During use, the winch 29 of carriages 11 and 12 is powered with a motor (e.g., hydraulic) drive 30 so that the winch 29 can be wound to pull cable 31 in the direction of arrow 32. This causes the carriages 11 and 13 to move together in the direction of arrows 26 and 27 and upon rails 45, 46. As the carriages 11, 13 move closer together, the inclination of booms 15, 17 increases thus elevating the apex 24, 25 of the pair of booms 15, 17 and 16, 18 and package 23 in the direction of arrows 28.
Sheaves 33 and 34 can be used to increase the mechanical advantage afforded during lifting by multiplying the number of windings that cable 31 makes in between the sheaves 33, 34. Cable 31 is wound upon winch 29, then wound a desired multiple times upon sheaves 33 and 34, then anchored at 39 to carriage 11. Because the beam 19 is horizontally extending, a plurality of slings such as 22 can be depended from the beam 19 and at spaced apart locations along the beam 19. This helps in the lifting of horizontally extending objects such as horizontal chemical process vessels and the like. This also enables relatively low power winches to be used when lifting very heavy objects. For example, if a 1000 ton object is to be lifted, a crane would require a 1000 ton vertical hoist capacity. Such a crane would require expensive rigging such as a 1000 ton block. A crane of this capacity costs in the range of several million dollars, a $10,000,000 price being an example.
With the present invention, the booms 15, 17 and 16, 18 could be for example, 50 feet long. For a 1000 ton object and a 60 degree boom angle for each boom, boom load would be about 288 tons. This only requires a 30,000 line load for the cable 31 if, for example, about 12 parts of line are wound upon the sheaves 33, 34.
Each carriage 11, 13 has a chassis 35, 41 respectively. The carriage 11 is shown more particularly in FIG. 2 as including a chassis 35 having an upper surface 36. The upper surface 36 carries motor drive 30 for powering the winch 29. The upper surface 36 also has a plurality of padeyes 38 for supporting the lower end portion of a boom 15, forming a pinned connection 37 in between the boom 15 or 16 and its padeyes 38. Carriage 12 and its boom 16 are of the same general construction as carriage 11 and its boom 15. Carriage 14 and its boom 18 are of the same general construction as carriage 13 and its boom 17.
A cable anchor 39 in the form of a reinforced padeye, for example, can be used to anchor the free end of cable 31 after it is wound the desired number of times about sheaves 33 and 34. In the embodiment of FIGS. 1-3, a plurality of rail engaging type wheels 40 is provided for each carriage 11, 12, 13, 14, each wheel 40 being designed to travel on the pairs of spaced apart rails 46, 47 shown in FIG. 1.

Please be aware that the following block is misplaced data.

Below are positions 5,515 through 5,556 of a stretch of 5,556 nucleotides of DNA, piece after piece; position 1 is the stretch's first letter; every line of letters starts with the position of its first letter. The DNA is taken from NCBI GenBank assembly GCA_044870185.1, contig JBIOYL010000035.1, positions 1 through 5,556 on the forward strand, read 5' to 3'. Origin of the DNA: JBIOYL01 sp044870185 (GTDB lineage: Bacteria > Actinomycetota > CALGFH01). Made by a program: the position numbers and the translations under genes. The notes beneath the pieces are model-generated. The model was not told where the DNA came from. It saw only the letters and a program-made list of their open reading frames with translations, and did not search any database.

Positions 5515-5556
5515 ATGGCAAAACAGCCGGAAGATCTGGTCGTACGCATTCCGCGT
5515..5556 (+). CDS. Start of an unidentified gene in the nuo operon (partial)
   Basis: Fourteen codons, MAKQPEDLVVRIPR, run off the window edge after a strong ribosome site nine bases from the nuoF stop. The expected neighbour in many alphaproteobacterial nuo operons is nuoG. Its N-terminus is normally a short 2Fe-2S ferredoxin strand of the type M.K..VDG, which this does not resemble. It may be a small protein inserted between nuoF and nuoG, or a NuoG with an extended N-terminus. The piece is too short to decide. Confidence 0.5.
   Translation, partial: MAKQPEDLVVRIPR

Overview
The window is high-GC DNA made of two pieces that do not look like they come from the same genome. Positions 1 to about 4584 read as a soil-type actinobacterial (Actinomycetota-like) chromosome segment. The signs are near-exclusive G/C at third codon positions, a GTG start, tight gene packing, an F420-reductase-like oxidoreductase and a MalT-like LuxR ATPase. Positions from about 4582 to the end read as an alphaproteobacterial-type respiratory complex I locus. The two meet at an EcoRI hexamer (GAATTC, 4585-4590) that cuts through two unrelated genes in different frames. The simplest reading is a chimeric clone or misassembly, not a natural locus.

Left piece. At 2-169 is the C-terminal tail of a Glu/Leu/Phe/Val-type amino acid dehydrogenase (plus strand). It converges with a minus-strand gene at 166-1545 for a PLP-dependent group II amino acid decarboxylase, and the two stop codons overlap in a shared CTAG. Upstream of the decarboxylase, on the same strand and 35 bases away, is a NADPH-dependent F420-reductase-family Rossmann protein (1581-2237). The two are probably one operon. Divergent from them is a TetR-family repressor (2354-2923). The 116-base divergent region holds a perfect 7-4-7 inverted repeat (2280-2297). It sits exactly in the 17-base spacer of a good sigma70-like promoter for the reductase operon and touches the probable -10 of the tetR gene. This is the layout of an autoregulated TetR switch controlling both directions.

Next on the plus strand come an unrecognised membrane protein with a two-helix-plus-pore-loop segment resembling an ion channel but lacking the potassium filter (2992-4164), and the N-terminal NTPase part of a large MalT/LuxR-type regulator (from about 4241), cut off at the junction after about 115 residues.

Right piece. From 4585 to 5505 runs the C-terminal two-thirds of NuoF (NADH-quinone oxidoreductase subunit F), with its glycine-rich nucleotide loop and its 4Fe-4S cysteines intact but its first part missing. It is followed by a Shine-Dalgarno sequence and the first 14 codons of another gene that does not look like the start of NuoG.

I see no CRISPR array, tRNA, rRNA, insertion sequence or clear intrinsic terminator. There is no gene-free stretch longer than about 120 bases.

The carriages 13 and 14 each provide a chassis 41 having an upper surface 42 that carries one or more padeyes 43. The padeyes 43 enable a pinned connection 44 to be formed between the lower end portion of the booms 17 and 18 respectively with the carriages 13 and 14, as shown in FIGS. 1 and 3.
The rails 45 and 46 can be supported by a plurality of crossties 47, for example. Rigging 48 can be used to rig a particular package 23 to one or more slings 22 and shackles that depend from horizontal beam 19.
An alternate embodiment of the apparatus of the present invention is shown in FIGS. 4 and 5, designated generally by the numeral 10B. In the embodiment of FIGS. 4 and 5, the wheels 40 are replaced with tires 52 that would engage a flat underlying surface 51 during use. It should be understood however that carriages such as 11, 12, 13, 14 and 49, 50 could also be in the form of skid-mounted or sled-mounted carriages that do not require wheels 40 or tires 52 for operation but rather roll upon small rollers; such as Hillman™ type rollers 54 as shown in FIG. 6 and 8 or slide upon a flat underlying surface, as shown in FIG. 9. In FIG. 9, each chassis has an underlying wooden base 55 that slifes upon a metal plate 56 (or a plurality of such plates).
The following is a list of suitable parts and materials for the various elements of the preferred embodiment of the present invention.
______________________________________Part Number Description______________________________________10A lifting apparatus10B lifting apparatus11 carriage12 carriage13 carriage14 carriage15 boom15A upper end15B upper end15C longitudinal axis16 boom17 boom17A upper end17B upper end18 boom19 beam20 sling21 sling22 sling23 package24 pinned connection24A transverse pin25 pinned connection26 arrow27 arrow28 arrow29 winch30 motor drive31 cable32 arrow33 sheave34 sheave35 chassis36 upper surface37 pinned connection38 padeye39 cable anchor40 wheel41 chassis42 upper surface43 padeye44 pinned connection45 rail46 rail47 crosstie48 rigging49 carriage50 carriage51 flat surface52 tire53 arrow54 rollers55 wooden base56 metal plate______________________________________
The foregoing embodiments are presented by way of example only; the scope of the present invention is to be limited only by the following claims.
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|US20100263581 *||Apr 14, 2010||Oct 21, 2010||Jon Khachaturian||Marine Lifting Apparatus|
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|U.S. Classification||212/270, 254/124, 212/271|
|Jan 17, 2002||FPAY||Fee payment|
Year of fee payment: 4
|May 16, 2006||FPAY||Fee payment|
Year of fee payment: 8
|May 17, 2010||FPAY||Fee payment|
Year of fee payment: 12